Student-centered teaching methods shift the focus of activity from the teacher to the learners. These methods include active learning, in which students solve problems, answer questions, formulate questions of their own, discuss, explain, debate, or brainstorm during class; cooperative learning, in which students work in teams on problems and projects under conditions that assure both positive interdependence and individual accountability; and inductive teaching and learning, in which students are first presented with challenges (questions or problems) and learn the course material in the context of addressing the challenges. Inductive methods include inquiry-based learning, case-based instruction, problem-based learning, project-based learning, discovery learning, and just-in-time teaching.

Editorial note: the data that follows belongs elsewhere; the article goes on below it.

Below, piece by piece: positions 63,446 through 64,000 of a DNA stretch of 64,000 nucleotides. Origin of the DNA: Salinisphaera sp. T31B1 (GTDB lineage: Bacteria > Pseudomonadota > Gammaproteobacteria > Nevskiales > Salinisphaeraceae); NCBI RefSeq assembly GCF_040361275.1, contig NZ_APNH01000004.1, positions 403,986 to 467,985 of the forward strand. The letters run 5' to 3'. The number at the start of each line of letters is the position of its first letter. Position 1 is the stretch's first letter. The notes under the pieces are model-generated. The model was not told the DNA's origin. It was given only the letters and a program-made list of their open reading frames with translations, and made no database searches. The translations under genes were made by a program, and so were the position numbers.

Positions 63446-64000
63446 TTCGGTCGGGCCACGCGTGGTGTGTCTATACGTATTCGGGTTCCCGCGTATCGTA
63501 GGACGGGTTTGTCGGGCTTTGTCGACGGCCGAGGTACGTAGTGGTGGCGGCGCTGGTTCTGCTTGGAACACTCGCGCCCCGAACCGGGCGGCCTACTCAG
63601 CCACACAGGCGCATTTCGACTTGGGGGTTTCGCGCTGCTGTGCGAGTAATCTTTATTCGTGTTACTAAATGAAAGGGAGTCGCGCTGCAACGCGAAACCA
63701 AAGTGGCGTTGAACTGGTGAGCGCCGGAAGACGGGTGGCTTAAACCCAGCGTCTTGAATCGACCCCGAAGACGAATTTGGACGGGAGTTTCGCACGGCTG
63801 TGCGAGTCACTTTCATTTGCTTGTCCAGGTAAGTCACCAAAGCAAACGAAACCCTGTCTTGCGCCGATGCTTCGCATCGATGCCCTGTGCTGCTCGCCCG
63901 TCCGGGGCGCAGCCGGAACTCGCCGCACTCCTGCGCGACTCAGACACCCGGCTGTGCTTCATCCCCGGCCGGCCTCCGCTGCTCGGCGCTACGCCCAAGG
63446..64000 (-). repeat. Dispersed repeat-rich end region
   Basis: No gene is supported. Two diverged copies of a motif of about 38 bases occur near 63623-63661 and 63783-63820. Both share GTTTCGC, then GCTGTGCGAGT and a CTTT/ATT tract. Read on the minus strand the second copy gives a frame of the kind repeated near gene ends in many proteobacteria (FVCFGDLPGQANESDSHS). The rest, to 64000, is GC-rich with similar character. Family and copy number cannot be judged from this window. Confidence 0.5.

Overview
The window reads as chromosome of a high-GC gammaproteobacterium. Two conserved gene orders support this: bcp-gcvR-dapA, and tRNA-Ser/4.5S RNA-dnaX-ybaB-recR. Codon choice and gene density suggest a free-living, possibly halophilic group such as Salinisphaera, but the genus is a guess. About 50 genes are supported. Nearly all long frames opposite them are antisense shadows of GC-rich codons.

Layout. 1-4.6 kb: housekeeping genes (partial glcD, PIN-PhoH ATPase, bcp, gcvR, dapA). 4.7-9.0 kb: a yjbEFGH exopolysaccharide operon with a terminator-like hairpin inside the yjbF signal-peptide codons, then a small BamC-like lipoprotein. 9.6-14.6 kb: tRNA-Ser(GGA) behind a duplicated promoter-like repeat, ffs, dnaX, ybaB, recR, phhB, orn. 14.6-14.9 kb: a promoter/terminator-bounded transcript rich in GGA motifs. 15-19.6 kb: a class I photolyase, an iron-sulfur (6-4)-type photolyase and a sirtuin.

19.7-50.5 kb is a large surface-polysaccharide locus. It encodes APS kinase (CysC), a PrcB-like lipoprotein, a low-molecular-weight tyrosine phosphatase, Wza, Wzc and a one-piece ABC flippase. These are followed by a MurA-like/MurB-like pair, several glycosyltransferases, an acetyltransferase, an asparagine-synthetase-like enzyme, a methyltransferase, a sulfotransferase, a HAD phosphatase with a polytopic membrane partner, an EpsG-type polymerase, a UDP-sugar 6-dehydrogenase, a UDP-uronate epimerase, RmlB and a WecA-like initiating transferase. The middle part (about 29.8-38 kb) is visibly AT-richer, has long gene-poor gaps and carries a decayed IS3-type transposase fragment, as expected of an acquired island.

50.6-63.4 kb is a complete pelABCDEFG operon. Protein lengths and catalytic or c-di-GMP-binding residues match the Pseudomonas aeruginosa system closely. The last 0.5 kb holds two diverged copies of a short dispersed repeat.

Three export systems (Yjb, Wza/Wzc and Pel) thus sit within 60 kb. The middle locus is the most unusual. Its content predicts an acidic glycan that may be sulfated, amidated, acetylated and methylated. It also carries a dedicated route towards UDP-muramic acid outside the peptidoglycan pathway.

Student-centred learning is about helping students to discover their
own learning styles, to understand their motivation and to acquire
effective study skills that will be valuable throughout their lives. To
put this approach into practice, teachers need to help students set
achievable goals; encourage students to assess themselves and their
peers; help them to work co-operatively in groups and ensure that they
know how to exploit all the available resources for learning.
Learning is thus more a form of personal development than a linear
progression that the teacher achieves by rewards and sanctions. Errors
are seen as a constructive part of the learning process and need not be
a source of embarrassment.
The main principles of student-centred learning are:
- The learner has full responsibility for her/his learning
- Involvement and participation are necessary for learning
- The relationship between learners is more equal, promoting growth, development
- The teacher becomes a facilitator and resource person
- The learner experiences confluence in his education
- The learner sees himself/herself differently as a result of the learning experience.